Not every good genealogical resource is indexed and available from a major genealogy website, or orderable from the Family History Library, or requestable via inter-library loan. Sometimes you need to dig.
Major genealogical societies and local historical societies are also useful repositories, and these groups often have niche sources that are too costly for the major websites to obtain.
Most of the time, you won’t really know what these smaller repositories have unless you visit (or hire someone to visit for you). The Daughters of the American Revolution are an exception, and in this video, I’ll show you the resources you can obtain from that site.
There are two main sources to look at in the DAR’s Genealogical Research System, or GRS.
The first is the Genealogical Records Committee search or GRC search. As I understand it, the various DAR chapters around the country visit churches, graveyards, and other repositories to transcribe their registers. These are then reported in to DAR headquarters and indexed in the GRC.
For example, I spent quite some time trying to prove that a Jeremiah Van Fleet from Ohio married a woman named Margaret Armstrong, but at the time, I couldn’t find any records to prove it.
Searching for Jeremiah in the GRC, I get two results, one showing wedding records. If you click on the page number, you can see the other names on the page, and there’s a Margaret Armstrong. I ordered the report, and it confirmed that Jeremiah married Margaret Armstrong. Of course, it’s been five years, and that record is now easily available, but you get the idea.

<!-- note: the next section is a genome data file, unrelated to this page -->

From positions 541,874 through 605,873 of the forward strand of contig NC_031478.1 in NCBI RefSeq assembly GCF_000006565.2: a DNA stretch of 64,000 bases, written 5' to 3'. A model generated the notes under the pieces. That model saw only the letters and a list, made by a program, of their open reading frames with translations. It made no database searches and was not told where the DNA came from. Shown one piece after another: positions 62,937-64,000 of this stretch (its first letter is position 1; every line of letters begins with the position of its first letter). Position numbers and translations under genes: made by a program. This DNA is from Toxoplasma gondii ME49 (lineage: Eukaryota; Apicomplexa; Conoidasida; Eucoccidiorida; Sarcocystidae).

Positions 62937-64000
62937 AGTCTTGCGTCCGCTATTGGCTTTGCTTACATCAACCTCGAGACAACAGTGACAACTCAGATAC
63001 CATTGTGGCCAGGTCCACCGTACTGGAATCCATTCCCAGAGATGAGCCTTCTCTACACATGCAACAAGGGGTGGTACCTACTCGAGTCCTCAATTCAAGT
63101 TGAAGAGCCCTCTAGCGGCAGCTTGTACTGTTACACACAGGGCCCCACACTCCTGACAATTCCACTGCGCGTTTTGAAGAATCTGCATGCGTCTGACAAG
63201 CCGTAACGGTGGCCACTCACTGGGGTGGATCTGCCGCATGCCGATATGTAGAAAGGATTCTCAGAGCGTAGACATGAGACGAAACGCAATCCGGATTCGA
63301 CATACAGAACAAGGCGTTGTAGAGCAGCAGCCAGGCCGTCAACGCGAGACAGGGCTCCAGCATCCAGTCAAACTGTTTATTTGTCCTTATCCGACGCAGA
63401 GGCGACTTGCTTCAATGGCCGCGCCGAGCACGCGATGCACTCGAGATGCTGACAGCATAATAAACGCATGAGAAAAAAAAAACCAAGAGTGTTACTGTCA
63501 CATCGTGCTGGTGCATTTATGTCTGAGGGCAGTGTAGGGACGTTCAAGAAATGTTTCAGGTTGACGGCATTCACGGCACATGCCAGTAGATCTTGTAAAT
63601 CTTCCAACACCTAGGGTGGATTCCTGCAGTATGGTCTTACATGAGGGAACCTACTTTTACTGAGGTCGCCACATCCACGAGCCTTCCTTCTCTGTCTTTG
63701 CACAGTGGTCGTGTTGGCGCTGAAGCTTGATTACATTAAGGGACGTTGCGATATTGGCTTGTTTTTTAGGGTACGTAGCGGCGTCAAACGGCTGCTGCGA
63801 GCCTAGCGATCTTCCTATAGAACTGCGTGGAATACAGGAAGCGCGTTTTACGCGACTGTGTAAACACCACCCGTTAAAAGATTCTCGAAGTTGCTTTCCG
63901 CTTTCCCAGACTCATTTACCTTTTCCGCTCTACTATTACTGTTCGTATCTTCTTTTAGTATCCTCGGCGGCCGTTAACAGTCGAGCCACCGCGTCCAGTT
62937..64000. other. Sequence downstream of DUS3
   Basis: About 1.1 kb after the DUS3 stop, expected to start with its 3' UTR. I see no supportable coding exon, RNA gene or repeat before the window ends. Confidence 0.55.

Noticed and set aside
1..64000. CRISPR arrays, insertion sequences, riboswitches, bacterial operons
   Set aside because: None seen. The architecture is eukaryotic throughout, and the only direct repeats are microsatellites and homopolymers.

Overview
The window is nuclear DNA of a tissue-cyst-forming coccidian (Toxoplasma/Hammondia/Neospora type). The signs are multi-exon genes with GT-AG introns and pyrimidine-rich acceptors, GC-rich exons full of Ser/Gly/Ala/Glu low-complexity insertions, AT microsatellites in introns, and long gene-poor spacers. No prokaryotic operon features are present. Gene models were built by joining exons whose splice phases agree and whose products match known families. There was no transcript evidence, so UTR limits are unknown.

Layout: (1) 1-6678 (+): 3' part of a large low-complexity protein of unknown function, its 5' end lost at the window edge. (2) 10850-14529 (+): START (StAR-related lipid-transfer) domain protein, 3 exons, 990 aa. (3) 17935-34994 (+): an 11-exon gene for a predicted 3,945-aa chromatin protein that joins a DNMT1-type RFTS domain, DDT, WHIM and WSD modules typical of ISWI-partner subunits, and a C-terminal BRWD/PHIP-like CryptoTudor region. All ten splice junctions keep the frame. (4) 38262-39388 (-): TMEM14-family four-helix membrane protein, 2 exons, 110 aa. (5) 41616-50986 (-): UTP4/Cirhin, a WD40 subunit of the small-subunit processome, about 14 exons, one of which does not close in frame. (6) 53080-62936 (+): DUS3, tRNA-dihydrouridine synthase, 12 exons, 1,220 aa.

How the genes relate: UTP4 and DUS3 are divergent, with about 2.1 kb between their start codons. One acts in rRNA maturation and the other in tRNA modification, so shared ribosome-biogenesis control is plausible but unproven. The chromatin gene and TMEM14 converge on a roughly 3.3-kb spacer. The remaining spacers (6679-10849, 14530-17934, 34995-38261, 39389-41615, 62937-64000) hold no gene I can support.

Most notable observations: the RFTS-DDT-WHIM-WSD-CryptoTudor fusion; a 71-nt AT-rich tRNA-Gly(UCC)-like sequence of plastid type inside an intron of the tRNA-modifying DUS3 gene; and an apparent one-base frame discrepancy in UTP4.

The second type of information is the Ancestor search which will get you secondary sources—genealogies with citations.
You can also search for a particular ancestor: Let’s search for Bernard Slough—my wife’s lineage to him is how we got into the DAR. Start by clicking on this red tree icon: this will bring up a listing of genealogies the DAR has approved. The first item brings up my wife’s lineage starting with her great-grandmother. The second is that of another member.
The third major option is purchase a copy of a DAR member’s application and any supplemental material. The DAR has tightened it’s standard of proof, so the most recent applications will have the most detail.
I recommend buying all the lineages and supporting documentation, but if you don’t want to spend that much cash, pick the lineage with the highest member number. Member numbers are assigned sequentially, so the higher the number, the more recent the application.
And if you’re expecting to get your hands on the supplemental documentation, it’s really important to note that, prior to 1984, the DAR didn’t even retain a copy of supporting documentation. So make sure you’re ordering a recent application.